The Federal Deposit Insurance Corporation (FDIC) is warning financial institutions of an increase in schemes to recruit individuals to receive and transmit unauthorized electronic funds transfers (EFTs) from deposit accounts to individuals overseas. These funds transfer agents, often referred to as "money mules," are typically solicited on the Internet by criminals who have gained unauthorized access to the online deposit account of a business or consumer. In a typical scenario, the criminal will originate unauthorized EFTs from a victim’s account to a money mule’s deposit account. The money mule is then instructed to quickly withdraw the funds and wire them overseas after deducting a "commission" (commonly eight to ten percent).

Money mule schemes can take many different forms, but most involve receiving unauthorized EFTs into a deposit account and then withdrawing the funds or forwarding them on to another party via another EFT. Because EFTs are often made immediately available by the receiving institution, funds may be removed and wire transferred overseas before the fraud is detected. Click here for the entire FDIC alert, which includes the message text and several common scenarios, as well as recommendations for dealing with this and other fraudulent e-mail messages.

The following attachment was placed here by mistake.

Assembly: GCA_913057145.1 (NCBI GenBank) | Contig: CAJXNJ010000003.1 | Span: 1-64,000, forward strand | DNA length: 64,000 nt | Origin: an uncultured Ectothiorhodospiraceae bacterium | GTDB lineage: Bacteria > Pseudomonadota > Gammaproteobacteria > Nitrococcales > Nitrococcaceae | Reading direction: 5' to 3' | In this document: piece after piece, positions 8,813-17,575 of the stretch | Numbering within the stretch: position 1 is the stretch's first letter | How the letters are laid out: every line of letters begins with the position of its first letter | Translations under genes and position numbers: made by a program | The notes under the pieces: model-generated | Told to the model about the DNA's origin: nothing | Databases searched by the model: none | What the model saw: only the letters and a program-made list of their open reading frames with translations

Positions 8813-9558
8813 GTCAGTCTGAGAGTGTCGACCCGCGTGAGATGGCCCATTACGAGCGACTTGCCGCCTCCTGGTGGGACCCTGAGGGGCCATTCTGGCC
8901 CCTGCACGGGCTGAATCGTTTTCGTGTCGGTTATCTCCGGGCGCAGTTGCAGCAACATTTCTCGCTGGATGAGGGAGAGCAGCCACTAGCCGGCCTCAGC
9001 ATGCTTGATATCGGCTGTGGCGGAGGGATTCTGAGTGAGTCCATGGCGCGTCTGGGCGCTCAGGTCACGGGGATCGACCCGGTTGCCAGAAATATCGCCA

Fraudulent E-Mails Claiming to Be From the FDIC

October 27, 2009

E-mails fraudulently claiming to be from the FDIC are attempting to trick recipients into installing unknown software on personal computers. These e-mails falsely indicate that recipients should download and open a "personal FDIC insurance file" to check their deposit insurance coverage. The "insurance file" may actually be a form of spyware or malicious code and may collect personal or confidential information.

Currently, the subject line of the fraudulent e-mails includes the wording "check your Bank Deposit Insurance Coverage." The e-mails state: "You have received this message because you are a holder of a FDIC-insured bank account. Recently FDIC has officially named the bank you have opened your account with as a failed bank, thus, taking control of its assets."

The e-mails ask recipients to "visit the official FDIC website" by clicking on a hyperlink provided, which appears to be related to the FDIC and directs recipients to a fraudulent Web site. The Web site includes hyperlinks that appear to open forms. However, it is believed that clicking on the hyperlinks will cause an unknown executable file to be downloaded. Consumers should NOT access the Web site or download the executable files provided on the Web site.

Click here for the entire FDIC alert, which includes the message text and recommendations for dealing with this and other fraudulent e-mail messages.



FDIC Special Alert - Garrison Bank Limited

June 24, 2009

The Office of the Superintendent of Financial Institutions (OSFI) of Canada has published a "Warning Notice" containing the name Garrison Bank Limited. Garrison appears to be soliciting business by advertising in Military Officer, a U.S.-based magazine, and by distributing a newsletter entitled Moneymaker News. The bank advertises a time deposit rate schedule, which indicates interest rates ranging from 6.25 percent to 13.00 percent. OSFI has identified Garrison Bank Limited as an entity that may be illegally operating as a financial institution.

Click here for the entire FDIC alert, which includes the message text and recommendations for dealing with this and other fraudulent e-mail messages.



Federal Reserve Bank Malware Spam

February 27, 2009